There used to be a time when people left school or university, found a job, and worked in that company (or perhaps two, maximum three companies) until it was time for them to retire. We know that times have changed and the job security is no longer guaranteed – and that the youth prefer to job-hop in the interests of better opportunities and better pay.

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KPMG’s annual Global CEO Outlook included a South African viewpoint for the first time this year. The report found that the next three years will be a time of unprecedented change and significance for businesses around the world – including Africa – but growth will be moderate.

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Space is littered with debris. Defunct spacecraft and satellites, abandoned rocket stages, and fragments created from erosion, disintegration, and collisions are spoiling the great reaches of space around Earth.

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In a country like South Africa where infrastructure ranges between first and third world standards, citizens have become used to the dichotomy of having pristine 10 lane highways as well as roads full of potholes. Similarly, every resident of the country’s main cities knows what it’s like to be stuck in gridlock because traffic lights, or “robots” as many call them, don’t work.

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The “green economy” is becoming less of a buzzword and more of a reality, as various non-profit – and for profit – organisations continue to invest in creating sustainable jobs and sustainable industries. The Partnership for Action on Green Economy (PAGE), for example, has initiated three programmes that are aimed at growing South Africa’s green economy and ensuring its sustainable development.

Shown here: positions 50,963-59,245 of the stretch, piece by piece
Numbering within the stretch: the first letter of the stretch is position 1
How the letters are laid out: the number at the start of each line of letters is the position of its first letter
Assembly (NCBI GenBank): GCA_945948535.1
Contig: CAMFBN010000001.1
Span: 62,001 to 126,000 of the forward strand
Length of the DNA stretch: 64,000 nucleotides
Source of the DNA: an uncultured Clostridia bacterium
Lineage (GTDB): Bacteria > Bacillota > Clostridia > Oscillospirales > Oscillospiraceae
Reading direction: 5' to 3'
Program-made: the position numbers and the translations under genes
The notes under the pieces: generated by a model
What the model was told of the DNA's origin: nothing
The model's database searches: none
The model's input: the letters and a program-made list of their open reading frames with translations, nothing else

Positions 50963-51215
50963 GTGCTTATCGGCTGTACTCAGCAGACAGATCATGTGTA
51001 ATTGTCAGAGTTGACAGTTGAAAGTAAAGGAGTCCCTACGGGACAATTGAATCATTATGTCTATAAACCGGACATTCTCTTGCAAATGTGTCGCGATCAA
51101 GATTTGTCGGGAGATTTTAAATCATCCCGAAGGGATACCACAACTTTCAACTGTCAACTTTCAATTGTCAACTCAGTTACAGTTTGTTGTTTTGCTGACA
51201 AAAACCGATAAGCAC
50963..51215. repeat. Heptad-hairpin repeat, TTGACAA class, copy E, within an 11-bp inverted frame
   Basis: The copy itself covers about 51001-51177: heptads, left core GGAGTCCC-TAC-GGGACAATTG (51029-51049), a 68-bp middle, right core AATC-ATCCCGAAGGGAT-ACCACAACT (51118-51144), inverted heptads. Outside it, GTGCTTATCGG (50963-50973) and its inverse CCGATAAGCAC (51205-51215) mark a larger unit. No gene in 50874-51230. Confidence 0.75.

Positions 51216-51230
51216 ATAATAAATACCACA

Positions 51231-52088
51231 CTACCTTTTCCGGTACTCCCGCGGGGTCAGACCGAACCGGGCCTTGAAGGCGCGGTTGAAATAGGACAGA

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The 1940’s were a decade of engineering innovation and advances the like of which the world had not seen until then. From large scale production lines to the atomic bomb, the 1940’s set the stage for much of the modern technology we rely on today.

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Many companies toe the party line as far as Corporate Social Investment (CSI) is concerned, but rarely do they do more than pay money towards worthy causes through faceless and nameless accounting departments. However, the rare few that put their mouth – and brand – where their money is are finding that not only are they making the country, and the world, a better place, their brand really is being bolstered as a result.

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A few years ago, Seemahale Telecoms, through its subsidiary Mint Electronics, launched a local range of smartphones and tablets. Intended to bring affordable smartphones to the masses, the devices are slowly making their way on to the market.

10 May 2016

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Africa in general – and South Africa specifically – has bad news coming out of it far more often than good news or uplifting stories. But every so often, the continent and the country shine a light on how amazing people can be when they set their minds to something.

crown publications logo reversed

Crown Publications, one of South Africa’s largest business-to-business publishing houses, came into existence in 1986. Since then, the company has grown from producing a single magazine, Electricity SA (renamed Electricity+Control), to publishing six monthly magazines, three quarterlies, and a number of engineering handbooks.